The Rats Wait for No One

A ship foundering beneath you was hardly “routine” in that regular tea-and-toast sense: it was an unusual matter of life and death. But a well-instilled concept of duty told the captain how he must behave as the seafarer with ultimate responsibility for the ship and her crew: he must, if it could at all be managed, be the last man off.

via Why must a captain never leave a sinking ship? | World news | The Guardian.

Could he have known in advance that he was not up to the mark, that no man was less fitted than he for such an emergency? I hope it is not taken for lack of sympathy for the victims and their relations to say that, on the scale of human monstrosity, the captain does not climb very high. His place on the scale of human weakness is another matter.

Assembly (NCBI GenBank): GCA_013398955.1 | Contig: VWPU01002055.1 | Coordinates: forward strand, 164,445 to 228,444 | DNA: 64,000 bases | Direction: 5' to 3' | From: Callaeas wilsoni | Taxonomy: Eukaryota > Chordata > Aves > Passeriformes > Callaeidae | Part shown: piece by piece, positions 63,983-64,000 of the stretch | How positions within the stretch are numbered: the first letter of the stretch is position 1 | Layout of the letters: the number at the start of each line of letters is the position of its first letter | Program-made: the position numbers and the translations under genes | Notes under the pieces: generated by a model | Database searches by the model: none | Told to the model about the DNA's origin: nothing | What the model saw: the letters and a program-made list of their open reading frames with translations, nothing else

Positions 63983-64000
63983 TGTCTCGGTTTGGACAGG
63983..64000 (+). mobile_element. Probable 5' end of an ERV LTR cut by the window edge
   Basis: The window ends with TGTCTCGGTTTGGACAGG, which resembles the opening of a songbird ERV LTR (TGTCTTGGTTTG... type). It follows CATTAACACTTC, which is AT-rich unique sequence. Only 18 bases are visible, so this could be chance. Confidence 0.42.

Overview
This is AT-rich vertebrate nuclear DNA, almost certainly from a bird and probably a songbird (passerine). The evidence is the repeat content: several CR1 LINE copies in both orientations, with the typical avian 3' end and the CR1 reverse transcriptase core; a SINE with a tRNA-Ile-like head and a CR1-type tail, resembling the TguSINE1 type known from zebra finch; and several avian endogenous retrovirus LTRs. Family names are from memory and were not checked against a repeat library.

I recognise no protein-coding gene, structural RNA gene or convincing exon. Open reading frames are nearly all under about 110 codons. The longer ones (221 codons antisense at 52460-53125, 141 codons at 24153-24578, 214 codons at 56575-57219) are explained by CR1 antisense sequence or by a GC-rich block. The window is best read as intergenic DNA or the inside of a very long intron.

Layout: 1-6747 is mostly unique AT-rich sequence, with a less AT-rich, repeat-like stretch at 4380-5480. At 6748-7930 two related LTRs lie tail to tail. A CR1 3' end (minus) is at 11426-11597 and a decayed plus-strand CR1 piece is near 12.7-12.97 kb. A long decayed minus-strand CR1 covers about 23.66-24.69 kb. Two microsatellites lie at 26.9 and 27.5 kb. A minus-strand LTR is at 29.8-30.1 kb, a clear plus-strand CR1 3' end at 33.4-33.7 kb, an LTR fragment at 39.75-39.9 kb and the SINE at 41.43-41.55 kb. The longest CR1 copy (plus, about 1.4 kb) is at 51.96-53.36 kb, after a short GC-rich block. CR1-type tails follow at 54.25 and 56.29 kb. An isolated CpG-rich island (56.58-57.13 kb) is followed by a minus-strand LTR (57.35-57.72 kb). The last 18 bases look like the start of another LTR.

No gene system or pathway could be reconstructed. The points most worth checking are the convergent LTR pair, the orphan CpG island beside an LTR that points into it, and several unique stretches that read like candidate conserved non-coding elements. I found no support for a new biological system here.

via Concordia disaster: Should a captain go down with his ship? – Telegraph.

Advertisements

2 thoughts on “The Rats Wait for No One

  1. When all the data is in about this tragedy, it will be interesting to see how it compares to the sinking of the Titanic. It will show how people of different cultures, 100 years apart in human history, deal with a sinking ship. Is it still woman and children first? Remember, that was a time before woman were allowed in combat roles. No matter, it should ALWAYS be: Captain is the last man/woman off the ship!

Comments are closed.